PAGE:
Grayson is talking about what we know as food stamps, which has been called the Supplemental Nutrition Assistance Program since 2008. The U.S. Department of Agriculture funds SNAP and the states administer it, sometimes by other names. The economic recession has forced more people into the program since 2008, and the numbers are climbing, according to this annual summary. In fiscal year 2008, 28.2 million people received nearly $35 billion worth of benefits. The program served 33.4 million in FY 2009 and 40.3 million in FY 2010.
The most recent participation figure, for July 2011, is 45,344,946 people, with the most recent monthly allotment per household at $283.68. That enrollment figure isn't the program's highest number, but it's just 65,737 people short of the May 2011 record.
"We are dealing with historic participation," said Regan Hopper, USDA Food and Nutrition Service spokeswoman.
Grayson's figure is pretty close.
He probably wasn't accounting for other government food programs, such as the Special Supplemental Nutrition Program for Women, Infants, and Children -- better known as WIC -- in his tally. But that USDA program provides low-income pregnant, post-partum and breastfeeding women, as well as infants and children up to age 5, with checks for certain kinds of food to supplement their diets. WIC served 8.9 million in July 2011, said Regan Hopper, a USDA Food and Nutrition Service spokeswoman. Further, USDA funds school lunch and breakfast programs, which provide free and reduced-price meals to some schoolchildren, and provides food and money through its Emergency Food Assistance Program to states for distribution in food banks, soup kitchens and the like.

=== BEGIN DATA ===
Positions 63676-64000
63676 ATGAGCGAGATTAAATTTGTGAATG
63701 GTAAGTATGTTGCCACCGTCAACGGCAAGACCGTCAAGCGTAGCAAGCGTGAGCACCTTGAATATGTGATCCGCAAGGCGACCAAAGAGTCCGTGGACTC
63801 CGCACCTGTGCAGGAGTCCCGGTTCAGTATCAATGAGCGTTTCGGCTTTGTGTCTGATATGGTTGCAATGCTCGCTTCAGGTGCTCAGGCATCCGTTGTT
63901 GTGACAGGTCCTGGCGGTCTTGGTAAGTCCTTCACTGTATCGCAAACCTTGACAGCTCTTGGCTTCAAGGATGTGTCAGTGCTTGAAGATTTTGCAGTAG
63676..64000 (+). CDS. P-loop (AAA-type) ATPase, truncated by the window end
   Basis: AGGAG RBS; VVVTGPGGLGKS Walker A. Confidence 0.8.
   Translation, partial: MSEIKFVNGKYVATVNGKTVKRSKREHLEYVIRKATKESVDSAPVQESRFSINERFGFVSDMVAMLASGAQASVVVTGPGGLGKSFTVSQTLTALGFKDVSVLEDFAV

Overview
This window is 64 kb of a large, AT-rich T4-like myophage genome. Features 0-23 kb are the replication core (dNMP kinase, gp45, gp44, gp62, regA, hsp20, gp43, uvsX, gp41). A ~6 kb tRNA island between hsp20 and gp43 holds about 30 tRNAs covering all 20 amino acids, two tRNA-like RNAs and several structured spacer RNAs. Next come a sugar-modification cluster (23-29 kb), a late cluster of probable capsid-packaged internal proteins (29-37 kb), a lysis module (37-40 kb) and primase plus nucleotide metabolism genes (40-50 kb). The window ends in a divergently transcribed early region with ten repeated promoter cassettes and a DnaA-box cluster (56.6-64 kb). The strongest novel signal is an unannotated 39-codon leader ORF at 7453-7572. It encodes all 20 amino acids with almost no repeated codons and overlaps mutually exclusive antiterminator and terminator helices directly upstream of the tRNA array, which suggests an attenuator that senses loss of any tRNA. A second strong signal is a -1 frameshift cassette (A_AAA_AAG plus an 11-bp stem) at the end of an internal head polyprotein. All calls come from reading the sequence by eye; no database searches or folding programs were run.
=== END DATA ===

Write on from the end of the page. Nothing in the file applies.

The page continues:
15 million families owe more on their mortgage than the value of their home
This housing phenomenon is also referred to as being "underwater" or "upside down" in mortgage payments. We asked a few companies that keep databases of mortgages and home loans, usually public records in counties, for the financial and property industries.
Seattle-based Zillow.com puts the latest figure for these homes at 26.8 percent for the second quarter, which ended in June. That amounts to 15.3 million homes. It's down slightly from Zillow's first-quarter analysis, which put the number of underwater homes at 28.4 percent, or 16.2 million.
We posed the same question to CoreLogic, a Sana Ana, Calif. firm. In a study released in September, CoreLogic reported that 22.5 percent of all homes with a mortgage were in "negative equity" in the same period. CoreLogic's number is roughly 5 million homes fewer than Zillow's, coming in at 10.9 million. The company found another 2.4 million borrowers at the brink of negative equity, or having less than 5 percent equity.
You may have noticed some disparity with those estimates.
Corelogic's data includes 48 million properties with a mortgage, accounting for more than 85 percent of all mortgages in the country. Zillow.com tries to provide an estimate for the country's total number of homes with outstanding mortgages, estimated by the U.S. Census bureau to be 50 million to 55 million. So part of the difference could lie in the 15 percent of homes CoreLogic does not cover.
There are also estimation errors to consider, said Zillow.com chief economist Stan Humphries, particularly in guessing the value of homes and current outstanding loan balance. A difference of about 4 percent between the companies' estimates is not really significant, he said.
"We think this is a critically important metric in understanding the housing market," he said.
The point remains that economists have never seen housing values fall so low. Housing data is scant for the Great Depression, but Humphries believes the ongoing crisis outranks that period. He says Depression-era down payments were higher in the 1930s, giving folks some cushion as the crisis set in.
Grayson's defense of the Occupy Wall Street movement earned him praise from the left-wing blosophere and pundits for its pith. No pundit or official in the movement's first month had quite articulated the protesters' qualms -- high unemployment, expensive health care, poverty and underwater mortgage payments -- as Grayson did in 20 seconds on Maher's show. We examined each of his economic claims and found them accurate, point for point. We rate his claim True.